The decisions show it to be the law of Ohio that a release, given as in the present case and under the circumstances therein prevailing, effectually terminates the coexisting malpractice suit and likewise releases the defendants therein. The decisions further show that this is so whether the malpractice suit be in contract, Tanner v. Espey, 128 Ohio St. 82; 192 N.E. 229 ( Sup. Ct. 1934), or in tort, Knight v. Strong, 101 Ohio App. 347 , 140 N.E.2d 9 ( Ohio Ct. App. 1955); and whether the release be executed in the State of Ohio, Tanner v. Espey, supra, or apparently outside the state, Knight v. Strong, supra. Judgment in such cases has been entered on the pleadings in Ohio in favor of the malpractice defendants. Tanner v. Espey, supra; Knight v. Strong, supra.
In the law as just stated there is involved a qualification that has to do with the claimed extent and result of the alleged malpractice upon which the suit therefor is based. This qualification is defined in the syllabus of the Tanner case supra; and under the Ohio rule it is the syllabus of a case that must be taken as embodying the law thereof. ( State ex rel. Donahey v. Edmondson, 89 Ohio St. 93, 107-108, 105 N.E. 269, 273, 52 L.R.A., N.S., 305 ( Sup. Ct. 1913); Perkins v. Benguet Mining Co., 342 U.S. 437, 441-442, 72 S.Ct. 413, 96 L.Ed. 485 (1952).) The Tanner syllabus covers two principles: (a) that of causation as applicable to the cause of action against the original wrongdoer; (b) that which governs the effect of the general release executed in favor of the original wrongdoer. The syllabus of the Tanner case reads as follows:
"1. If one who has suffered personal injuries by reason of another's negligence exercises reasonable care in obtaining the services of a competent physician or surgeon, and such injuries are thereafter aggravated by the negligence, mistake or lack of skill of such physician or surgeon, such aggravation is a proximate result of the negligence of the original tortfeasor, and he is liable therefor. [Italics supplied.]
2. If one has suffered personal injuries which thereafter were aggravated by the malpractice of an attending physician or surgeon, and then executes a valid, general and unconditional release to the original tortfeasor in full settlement for all present and future claims and causes of action, such release operates as a bar to an action against such physician or surgeon for such malpractice."
A corollary of the foregoing is contained in the syllabus of the Knight case, supra:
"1. A general release, executed in favor of one responsible for the original physical injury of a plaintiff resulting from tort, precludes an action against a physician and surgeon for damages incurred by his negligent treatment of the injury, in the absence of a showing that the negligence of the physician or surgeon produced a new and independent injury." (Italics supplied.)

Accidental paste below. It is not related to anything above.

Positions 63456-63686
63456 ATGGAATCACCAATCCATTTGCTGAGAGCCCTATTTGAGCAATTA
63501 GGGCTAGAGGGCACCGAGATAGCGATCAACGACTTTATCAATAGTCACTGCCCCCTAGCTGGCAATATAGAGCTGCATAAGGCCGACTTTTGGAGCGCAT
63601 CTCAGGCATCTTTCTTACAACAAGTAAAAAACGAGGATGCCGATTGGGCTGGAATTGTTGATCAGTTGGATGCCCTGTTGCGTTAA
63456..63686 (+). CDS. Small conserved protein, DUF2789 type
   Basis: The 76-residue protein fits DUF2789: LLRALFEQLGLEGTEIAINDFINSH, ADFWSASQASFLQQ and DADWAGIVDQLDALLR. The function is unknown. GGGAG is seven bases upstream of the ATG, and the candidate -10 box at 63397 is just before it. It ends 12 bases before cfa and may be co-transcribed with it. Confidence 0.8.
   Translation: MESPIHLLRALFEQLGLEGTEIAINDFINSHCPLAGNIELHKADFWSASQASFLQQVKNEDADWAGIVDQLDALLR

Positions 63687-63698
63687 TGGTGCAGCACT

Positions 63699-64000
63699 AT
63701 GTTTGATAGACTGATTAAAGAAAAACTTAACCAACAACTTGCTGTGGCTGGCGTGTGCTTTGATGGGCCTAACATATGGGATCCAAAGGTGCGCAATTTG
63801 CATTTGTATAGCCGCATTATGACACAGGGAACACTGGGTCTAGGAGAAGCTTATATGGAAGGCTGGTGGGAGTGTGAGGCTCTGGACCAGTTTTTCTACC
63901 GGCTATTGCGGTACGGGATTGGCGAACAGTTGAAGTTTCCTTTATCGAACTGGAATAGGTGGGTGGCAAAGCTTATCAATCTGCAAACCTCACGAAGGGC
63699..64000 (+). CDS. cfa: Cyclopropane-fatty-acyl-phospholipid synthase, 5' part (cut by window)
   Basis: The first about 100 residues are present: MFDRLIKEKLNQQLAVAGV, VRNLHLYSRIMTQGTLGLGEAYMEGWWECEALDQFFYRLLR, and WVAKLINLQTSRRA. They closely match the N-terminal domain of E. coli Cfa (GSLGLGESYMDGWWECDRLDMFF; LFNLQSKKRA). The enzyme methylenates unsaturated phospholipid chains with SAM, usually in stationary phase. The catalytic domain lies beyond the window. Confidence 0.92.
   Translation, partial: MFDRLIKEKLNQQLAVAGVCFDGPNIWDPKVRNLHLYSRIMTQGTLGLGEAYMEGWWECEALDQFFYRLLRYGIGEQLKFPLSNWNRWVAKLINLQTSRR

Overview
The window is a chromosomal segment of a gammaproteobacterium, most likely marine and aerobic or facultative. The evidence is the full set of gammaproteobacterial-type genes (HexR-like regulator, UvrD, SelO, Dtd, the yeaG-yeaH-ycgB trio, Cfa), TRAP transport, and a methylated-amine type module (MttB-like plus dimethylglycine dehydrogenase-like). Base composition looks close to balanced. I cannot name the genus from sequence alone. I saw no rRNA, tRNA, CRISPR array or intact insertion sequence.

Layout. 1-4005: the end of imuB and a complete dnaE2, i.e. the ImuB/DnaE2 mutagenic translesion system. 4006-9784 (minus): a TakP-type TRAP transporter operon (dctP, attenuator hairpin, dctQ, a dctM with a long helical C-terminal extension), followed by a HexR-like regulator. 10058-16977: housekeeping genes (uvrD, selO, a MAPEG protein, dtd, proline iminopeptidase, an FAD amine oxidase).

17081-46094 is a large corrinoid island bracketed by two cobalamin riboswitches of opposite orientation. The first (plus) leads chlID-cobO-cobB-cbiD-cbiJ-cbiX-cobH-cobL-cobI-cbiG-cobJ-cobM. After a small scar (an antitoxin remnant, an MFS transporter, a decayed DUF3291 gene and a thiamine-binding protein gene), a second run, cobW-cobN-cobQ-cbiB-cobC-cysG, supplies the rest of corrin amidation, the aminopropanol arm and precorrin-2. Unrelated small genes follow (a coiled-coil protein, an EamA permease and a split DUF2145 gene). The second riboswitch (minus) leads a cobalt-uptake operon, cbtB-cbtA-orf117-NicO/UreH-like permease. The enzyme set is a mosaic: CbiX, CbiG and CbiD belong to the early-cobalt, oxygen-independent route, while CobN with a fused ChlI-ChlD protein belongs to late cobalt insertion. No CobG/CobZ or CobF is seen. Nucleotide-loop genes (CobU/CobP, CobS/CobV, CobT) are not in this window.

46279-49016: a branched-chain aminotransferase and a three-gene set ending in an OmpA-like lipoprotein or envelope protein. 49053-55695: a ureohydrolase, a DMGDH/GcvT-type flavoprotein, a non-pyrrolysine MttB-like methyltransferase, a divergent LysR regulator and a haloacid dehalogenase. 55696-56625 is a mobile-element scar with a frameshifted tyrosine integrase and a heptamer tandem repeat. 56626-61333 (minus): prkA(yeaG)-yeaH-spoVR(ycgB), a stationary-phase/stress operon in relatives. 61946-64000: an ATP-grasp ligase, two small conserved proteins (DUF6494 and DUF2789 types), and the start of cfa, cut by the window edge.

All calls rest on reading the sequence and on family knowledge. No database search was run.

In Mainfort v. Giannestras, 49 Ohio, Ops. 440, 67 Ohio Law Abst. 380; 111 N.E.2d 692, 694 ( Ohio Com. Pl. 1951), the operation giving rise to the malpractice action occurred seven months after the release had been executed in favor of the original wrongdoer. Nevertheless, the court denied plaintiff's motion to strike a defense setting up the release as a bar to the action against the physician. In doing this the court indicated that the determinative test is whether the alleged malpractice merely aggravated the original injury and was thus a proximate result of the negligence of the original tortfeasor, or whether it brought into existence a distinct, i.e., a new and independent injury, unassociated with the original wrong and not reasonably foreseeable by the original wrongdoer. In the latter event the release is no bar.
With these principles in mind, we return to the problem of the motion before us. Defendants contend that the Ohio law controls; that the general release executed in favor of the original wrongdoer bars the present action in New Jersey, since the payment received in consideration for the release has satisfied plaintiff for all the damages proximately resulting from the Ohio accident, including the aggravation of the original injury by the alleged negligence of the defendants in New Jersey. Plaintiff contends that the law of Ohio has no application to the present case; that there is no presumption that the plaintiff has been made whole by his settlement with the parties who injured him originally so as to bar a recovery from defendants for subsequent malpractice; that the actions of defendants in New Jersey had nothing to do with the wrongs done in Ohio but were done independently in New Jersey which is "the place of the wrong"; that the release was executed in New Jersey and its effect should be determined by the law of New Jersey. Plaintiff relies on the recent case of Breen v. Peck, 48 N.J. Super. 160 ( App. Div. 1957), and conceded at the oral argument that "prior to the Breen case I think we would have been in serious trouble in this situation." It will be clearly shown, I believe, that the Breen case has no present application.